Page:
Australians will be restricted from traveling abroad for a holiday in 2021, despite the launch of the COVID-19 vaccine program.

Australians would not be authorized to travel abroad

Extra Screening For Victorian Travellers Following Melbourne COVID-19 Hotspot Travel Ban
(Photo : Lisa Maree Williams/Getty Images)
SYDNEY, AUSTRALIA - JULY 03: A nurse takes the temperature of an arriving rail passenger from Melbourne at Central Station on July 03, 2020 in Sydney, Australia. The NSW state government are considering road checkpoints and extra screening at Sydney Airport to keep travellers from Melbourne's COVID-19 hotspot areas out of the state. From today, Victorians from the 10 Melbourne COVID-19 hotspot postcode areas are banned from coming to New South Wales and could face fines up to $11,000 or sent to jail for six months if they attempt to enter the state.

Hubs have already been set up to deliver the Pfizer vaccine in every state and territory, with health and border force personnel and elderly care patients being the first to receive the shot on Monday. Senior cabinet ministers have downplayed the possibility of Australians being allowed to go abroad for a holiday this year, despite the vaccination having a 95% effectiveness score.

Finance Minister Simon Birmingham was reluctant to announce the state border closures' end, Daily Mail reported. Birmingham told Sky News interviewer Peter Stefanovic on Monday, "We hope that there aren't virus outbreaks. We have to deal with the reality that that could happen."

Nonetheless, Senator Birmingham, whose wife Courtney Morcombe is South Australian Liberal Prime Minister Steven Marshall's chief of staff, hoped that COVID-19 vaccines would end the restriction of state borders to avoid the spread of the virus. The Senator added that there would be talks regarding the changes in dealing with COVID-19 once they see all vulnerable and older Australians and those at high risk become vaccinated.

Meanwhile, Health Minister Greg Hunt said Australians would not be authorized to travel abroad until there were no more local COVID-19 deaths. On Sunday, Greg told ABC's Insiders program that their first goal is 'protection.'

"What we see is with both the two initial vaccines, the AstraZeneca and the Pfizer vaccine, the international evidence is that the safety impact for prevention of severe illness, hospitalization, death has been determined to be up to 100%."

On Monday, Hunt also declared that Australian travelers would still be required to quarantine in a hotel, even if they received COVID-19 vaccines abroad. The Pfizer vaccine is reserved for border force workers, frontline healthcare workers, and elderly Australians. 

Last week, the AstraZeneca COVID-19 vaccine, which has 62% efficacy, received Therapeutic Goods Administration approval and is set to be administered from March to Australians younger than 65. Prime Minister Scott Morrison was the second Australian to receive the Pfizer vaccine on Sunday.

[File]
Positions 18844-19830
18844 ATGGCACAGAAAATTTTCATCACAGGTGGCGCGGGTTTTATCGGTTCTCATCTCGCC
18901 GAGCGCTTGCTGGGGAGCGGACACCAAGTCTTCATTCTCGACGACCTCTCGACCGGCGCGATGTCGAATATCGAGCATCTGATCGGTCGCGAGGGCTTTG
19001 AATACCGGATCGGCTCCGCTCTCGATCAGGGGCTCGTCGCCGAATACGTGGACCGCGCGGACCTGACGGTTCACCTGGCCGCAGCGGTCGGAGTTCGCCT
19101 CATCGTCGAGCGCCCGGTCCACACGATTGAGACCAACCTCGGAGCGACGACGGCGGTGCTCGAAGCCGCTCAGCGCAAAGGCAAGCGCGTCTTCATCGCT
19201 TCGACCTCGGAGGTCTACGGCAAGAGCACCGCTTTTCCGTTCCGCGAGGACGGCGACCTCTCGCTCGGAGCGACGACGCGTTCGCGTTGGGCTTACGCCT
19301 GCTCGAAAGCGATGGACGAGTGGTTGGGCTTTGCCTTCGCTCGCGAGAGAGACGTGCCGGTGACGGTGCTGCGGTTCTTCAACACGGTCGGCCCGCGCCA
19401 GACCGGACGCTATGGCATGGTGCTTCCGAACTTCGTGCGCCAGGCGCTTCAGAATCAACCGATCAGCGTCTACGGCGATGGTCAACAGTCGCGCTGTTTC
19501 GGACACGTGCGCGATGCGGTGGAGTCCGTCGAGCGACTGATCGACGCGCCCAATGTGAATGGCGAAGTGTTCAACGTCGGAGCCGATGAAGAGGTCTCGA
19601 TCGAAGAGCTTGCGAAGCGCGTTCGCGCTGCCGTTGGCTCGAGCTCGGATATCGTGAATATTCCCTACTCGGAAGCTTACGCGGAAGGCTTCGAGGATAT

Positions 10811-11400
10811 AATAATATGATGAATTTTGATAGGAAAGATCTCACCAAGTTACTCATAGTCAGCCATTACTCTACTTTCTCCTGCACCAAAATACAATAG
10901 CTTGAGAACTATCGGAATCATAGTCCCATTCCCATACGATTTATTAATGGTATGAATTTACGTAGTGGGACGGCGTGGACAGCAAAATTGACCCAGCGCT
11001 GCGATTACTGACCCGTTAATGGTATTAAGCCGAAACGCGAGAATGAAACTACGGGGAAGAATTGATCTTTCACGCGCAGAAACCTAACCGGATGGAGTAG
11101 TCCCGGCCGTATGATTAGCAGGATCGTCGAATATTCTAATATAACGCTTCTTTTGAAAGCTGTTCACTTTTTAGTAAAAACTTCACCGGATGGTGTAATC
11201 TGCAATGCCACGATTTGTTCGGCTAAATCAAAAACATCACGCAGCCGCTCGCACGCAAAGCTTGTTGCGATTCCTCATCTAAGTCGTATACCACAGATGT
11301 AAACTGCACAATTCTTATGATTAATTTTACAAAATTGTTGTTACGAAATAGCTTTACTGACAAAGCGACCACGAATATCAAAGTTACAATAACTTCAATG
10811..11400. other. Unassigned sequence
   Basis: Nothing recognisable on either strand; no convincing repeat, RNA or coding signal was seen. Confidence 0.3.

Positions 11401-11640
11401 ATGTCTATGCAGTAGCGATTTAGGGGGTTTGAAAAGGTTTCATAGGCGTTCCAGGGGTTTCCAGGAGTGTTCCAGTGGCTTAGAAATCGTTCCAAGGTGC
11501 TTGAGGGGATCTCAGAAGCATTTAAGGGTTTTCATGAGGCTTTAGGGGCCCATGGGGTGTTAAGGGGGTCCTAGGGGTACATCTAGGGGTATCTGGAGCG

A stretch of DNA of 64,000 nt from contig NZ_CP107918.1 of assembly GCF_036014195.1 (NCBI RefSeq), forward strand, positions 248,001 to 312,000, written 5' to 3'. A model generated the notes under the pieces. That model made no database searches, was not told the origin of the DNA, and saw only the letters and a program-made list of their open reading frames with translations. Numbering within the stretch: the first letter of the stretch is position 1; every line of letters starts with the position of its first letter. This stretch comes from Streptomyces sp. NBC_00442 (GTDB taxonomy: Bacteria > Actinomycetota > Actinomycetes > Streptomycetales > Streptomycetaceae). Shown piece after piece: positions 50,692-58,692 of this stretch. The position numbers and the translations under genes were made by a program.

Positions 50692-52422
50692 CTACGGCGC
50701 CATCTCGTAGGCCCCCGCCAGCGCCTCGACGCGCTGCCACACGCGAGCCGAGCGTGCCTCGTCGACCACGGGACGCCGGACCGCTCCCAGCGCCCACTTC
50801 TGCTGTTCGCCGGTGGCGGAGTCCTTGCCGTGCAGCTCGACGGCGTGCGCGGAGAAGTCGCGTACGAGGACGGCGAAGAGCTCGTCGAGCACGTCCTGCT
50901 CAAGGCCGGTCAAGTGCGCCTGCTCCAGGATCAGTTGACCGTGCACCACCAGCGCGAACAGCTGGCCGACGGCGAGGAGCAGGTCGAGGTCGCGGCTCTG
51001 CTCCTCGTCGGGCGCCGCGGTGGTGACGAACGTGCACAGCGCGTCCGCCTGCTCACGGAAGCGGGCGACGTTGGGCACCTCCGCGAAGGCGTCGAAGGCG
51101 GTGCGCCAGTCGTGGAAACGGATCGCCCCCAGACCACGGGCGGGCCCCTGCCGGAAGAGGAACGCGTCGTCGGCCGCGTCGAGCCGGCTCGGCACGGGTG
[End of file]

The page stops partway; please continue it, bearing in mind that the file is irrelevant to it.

Read also: YouTube Removes Former President Trump's Interview After Repeating Election Fraud Claims

Could Australia open for vaccinated tourists?

Australia, which has followed a "zero-COVID" campaign for a year, could be available to foreign visitors by 2022 but only to those who have been vaccinated. Prime Minister Scott Morrison told reporters: "I think it's a reasonable expectation that as time passes on, you should rightly expect change to happen and how we control the virus as the vaccination rolls out worldwide, including Australia."

According to Independent via MSN, Morrison said that airlines will be closely involved with vaccine passport plans and that the type of COVID-19 vaccine could be crucial. Vaccinations start on Monday in the Australian state of New South Wales.

Foreign visitors are currently barred from Australia, and in response to COVID-19 outbreaks, there have been several border closures between nations. A hotel quarantine was launched on March 28, 2020, for returning residents.

Comments from the prime minister followed calls from Tourism Australia's managing director, Phillipa Harrison, that the country should learn to deal with the coronavirus. She said at a "State of the Nation" travel conference at the Sydney Opera House: "We will only open if we accept that COVID-19 is going to be in this community."

Read also: Dubai's Missing Princess Latifa Reportedly Being Cared at Home, Royal Family Says

Australia's one-way travel with New Zealand gets back

On Saturday, Australia's Chief Medical Officer, Professor Paul Kelly, advised that 'green zone' flights from New Zealand to Australia could resume yesterday, with a few entry conditions attached. All passengers traveling on a green zone flight that has been in Auckland for some time within the last 14 days, except the airport for flying, are required to provide proof of a negative PCR test performed within 72 hours of their scheduled departure at check-in.

Routine pre-departure and arrival checking will proceed, and it is recommended that travelers planning to fly domestically to Australia check all existing restrictions in their final destination state. These requirements will extend until March 1, 2021. Professor Kelly claimed that the latest COVID-19 cases found in New Zealand posed a low risk of spreading to Australia, as per Travel Weekly.

Read also: Health Secretary Matt Hancock Says UK Prioritizes COVID-19 Fight Over Transparency